The ultimate nightmare scenario for teachers unions isn’t a case like Janus but large numbers of African-American parents rejecting them as legitimate and not viewing them as partners in a shared cause. And this is why the Warren affair is so important. — James Merriman (@JamesMerriman6) November 25, 2019 Item 10.11: $100,000 contract to WestEd … Continue reading Achievement, Teacher Unions and “an emphasis on adult employment”
Collin Anderson: Democratic presidential candidate Elizabeth Warren raked in tens of thousands of dollars from teachers’ unions before reversing her past support for student vouchers and education reform. In 2004, Warren argued that vouchers “relieve parents” from relying on failing public schools. Her campaign’s newly-released education plan attacks charter schools and school choice. Warren’s reversal … Continue reading Money, Politics and Adult Employment/School Choice
Logan Wroge: To help students make the transition to a higher-intensity setting, two Madison School District teachers spend time at Goodman South instructing courses with solely STEM Academy students and some with a mix of traditional college and high school students. “We thought it was really important to have high school teachers be part of … Continue reading Deja vu: 2008 – 2019 Credit for non MadIson School District Courses and Adult Employment
Molly Beck: Tuesday’s decision overturns the court’s own ruling just three years ago when a split panel of justices said in Coyne v. Walker that Evers could write rules and regulations related to education policy on his own — without permission from then-Gov. Scott Walker and the Legislature — because the state constitution provides him with … Continue reading “Rule Making”, achievement, adult employment, mulligans and the Wisconsin Department of Public Instruction
Luca Dellana: The fact that (almost) all degrees have the same duration regardless of the complexity of the underlying field is the best evidence that education has been built around the universities’ needs, not the students’.
ABC 7: The Albany Teachers Association is currently in negotiations with its district. Their contract expires in the fall. They feel the real battle though is with the state and plan on addressing school funding with Governor Gavin Newsom. “Because the districts can do what they can do, but the state has a lot more … Continue reading Adult Employment: Bay Area teachers hold sickout to support striking Oakland teachers
Chris Rickert: Like the rest of the board, both also voted to approve the 304-page employee handbook that replaced union contracts beginning in summer 2016. District legal counsel Dylan Pauly pointed to two board policies that include provisions related to managing conflicts of interest among board members. One says board members should “avoid conflicts of … Continue reading Adult employment and the Madison School Board’s self interest
Josh McGee Taxpayer contributions to teachers’ retirement plans are expected to grow substantially over the next decade. But the underfunding shortfall is so large that aggregate pension debt will also continue to grow. Retirement costs per pupil are already approaching 10% of all education expenditures. Without meaningful reform, these costs, as well as the aggregate … Continue reading Feeling the Squeeze: Pension Costs Are Crowding Out Education Spending; The Focus On Adult Employment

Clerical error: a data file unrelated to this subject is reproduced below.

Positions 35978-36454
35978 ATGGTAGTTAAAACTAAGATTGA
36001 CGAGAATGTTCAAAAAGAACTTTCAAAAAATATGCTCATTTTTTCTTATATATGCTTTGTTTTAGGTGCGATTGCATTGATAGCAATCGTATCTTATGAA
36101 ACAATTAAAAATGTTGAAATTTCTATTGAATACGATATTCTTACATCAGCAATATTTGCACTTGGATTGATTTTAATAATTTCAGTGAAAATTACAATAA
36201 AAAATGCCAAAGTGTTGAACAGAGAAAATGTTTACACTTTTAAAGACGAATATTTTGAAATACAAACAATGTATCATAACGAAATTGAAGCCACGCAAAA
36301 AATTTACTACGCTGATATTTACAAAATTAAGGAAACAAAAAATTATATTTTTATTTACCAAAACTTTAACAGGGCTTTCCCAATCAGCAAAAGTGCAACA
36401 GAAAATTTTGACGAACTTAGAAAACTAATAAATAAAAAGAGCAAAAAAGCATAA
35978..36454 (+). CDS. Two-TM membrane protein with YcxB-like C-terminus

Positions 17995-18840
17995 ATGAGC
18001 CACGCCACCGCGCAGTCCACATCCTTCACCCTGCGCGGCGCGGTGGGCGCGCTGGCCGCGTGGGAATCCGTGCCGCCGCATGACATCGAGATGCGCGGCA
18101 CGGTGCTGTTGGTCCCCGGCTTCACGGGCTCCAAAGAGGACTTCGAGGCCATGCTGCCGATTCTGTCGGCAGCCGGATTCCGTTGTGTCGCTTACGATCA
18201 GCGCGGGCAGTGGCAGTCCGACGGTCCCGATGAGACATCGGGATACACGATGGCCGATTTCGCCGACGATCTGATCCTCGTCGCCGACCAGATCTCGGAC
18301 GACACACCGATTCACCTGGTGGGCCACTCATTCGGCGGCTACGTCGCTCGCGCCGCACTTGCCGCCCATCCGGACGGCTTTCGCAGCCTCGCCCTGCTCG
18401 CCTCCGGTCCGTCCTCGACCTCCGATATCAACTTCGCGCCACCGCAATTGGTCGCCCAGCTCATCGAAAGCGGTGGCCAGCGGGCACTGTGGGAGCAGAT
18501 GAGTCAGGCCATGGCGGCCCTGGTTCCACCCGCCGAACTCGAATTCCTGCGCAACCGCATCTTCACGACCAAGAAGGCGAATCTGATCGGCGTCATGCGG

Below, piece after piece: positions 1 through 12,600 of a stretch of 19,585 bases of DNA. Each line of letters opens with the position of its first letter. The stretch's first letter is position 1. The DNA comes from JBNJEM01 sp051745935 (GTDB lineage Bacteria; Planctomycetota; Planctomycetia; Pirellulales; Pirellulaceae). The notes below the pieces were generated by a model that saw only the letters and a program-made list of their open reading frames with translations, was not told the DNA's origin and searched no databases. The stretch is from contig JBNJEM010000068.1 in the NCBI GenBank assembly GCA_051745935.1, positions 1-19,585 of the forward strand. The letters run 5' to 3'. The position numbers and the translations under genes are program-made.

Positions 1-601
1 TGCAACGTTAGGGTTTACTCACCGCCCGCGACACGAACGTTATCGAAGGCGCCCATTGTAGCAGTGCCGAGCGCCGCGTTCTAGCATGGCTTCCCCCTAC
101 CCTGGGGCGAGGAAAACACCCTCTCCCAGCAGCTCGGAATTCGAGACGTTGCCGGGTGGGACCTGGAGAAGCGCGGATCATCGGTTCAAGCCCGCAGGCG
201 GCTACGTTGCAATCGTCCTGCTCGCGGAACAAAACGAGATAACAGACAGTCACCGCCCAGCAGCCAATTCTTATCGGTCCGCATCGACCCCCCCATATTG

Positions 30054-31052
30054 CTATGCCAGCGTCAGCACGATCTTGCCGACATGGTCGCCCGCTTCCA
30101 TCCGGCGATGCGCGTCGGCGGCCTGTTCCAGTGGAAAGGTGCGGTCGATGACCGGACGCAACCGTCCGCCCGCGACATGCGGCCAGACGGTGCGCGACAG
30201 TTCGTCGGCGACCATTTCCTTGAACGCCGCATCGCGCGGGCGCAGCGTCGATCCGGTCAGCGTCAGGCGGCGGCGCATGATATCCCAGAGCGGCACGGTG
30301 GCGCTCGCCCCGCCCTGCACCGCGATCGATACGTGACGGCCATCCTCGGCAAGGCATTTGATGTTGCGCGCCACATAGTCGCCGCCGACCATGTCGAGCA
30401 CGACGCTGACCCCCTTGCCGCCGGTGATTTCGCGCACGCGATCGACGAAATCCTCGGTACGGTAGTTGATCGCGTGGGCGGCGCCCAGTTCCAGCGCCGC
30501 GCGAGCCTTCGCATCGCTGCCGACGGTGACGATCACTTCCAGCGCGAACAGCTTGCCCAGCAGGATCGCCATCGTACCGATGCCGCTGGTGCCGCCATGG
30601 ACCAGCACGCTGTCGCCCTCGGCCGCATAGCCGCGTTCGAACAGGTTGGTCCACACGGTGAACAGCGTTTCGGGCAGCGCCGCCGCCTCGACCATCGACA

Andrew Rotherham: School districts around the country are getting ready for the 2017 school year, which for many starts in just a few weeks. Officials are thinking about transporting students to school, what they’ll feed them, health services for them, sports teams and schedules, and all the other things we call on school districts to … Continue reading Adult Employment And School District Mission
Erin Richards: Spurred by a deal gone sour between Milwaukee Public Schools and the developer commissioned to renovate one of its empty buildings — a deal that kept a private school from buying the facility — Common Council President Michael Murphy has introduced an ordinance that would position the city to take charge and sell … Continue reading Adult Employment and Empty Milwaukee Public Schools’ Buildings
Erin Richards But after Tyson made his offer, an MPS teacher who also is a teachers’ union employee submitted a plan to reopen Lee as a district-run charter school. The School Board was said to be considering both options. It was scheduled to discuss the potential sale or lease of several empty buildings, including the … Continue reading Heavy Adult Employment Focus in the Milwaukee Public a Schools
The Madison School Board discussed the renewal of Administrator contracts (500K PDF) during their June 10, 2013 meeting (video, about 50 minutes into the meeting). Listen via this 5mb mp3 audio.
The timing and length of administrator contracts along with substantive reviews is not a new subject:
February, 2006: Are Administrators Golden?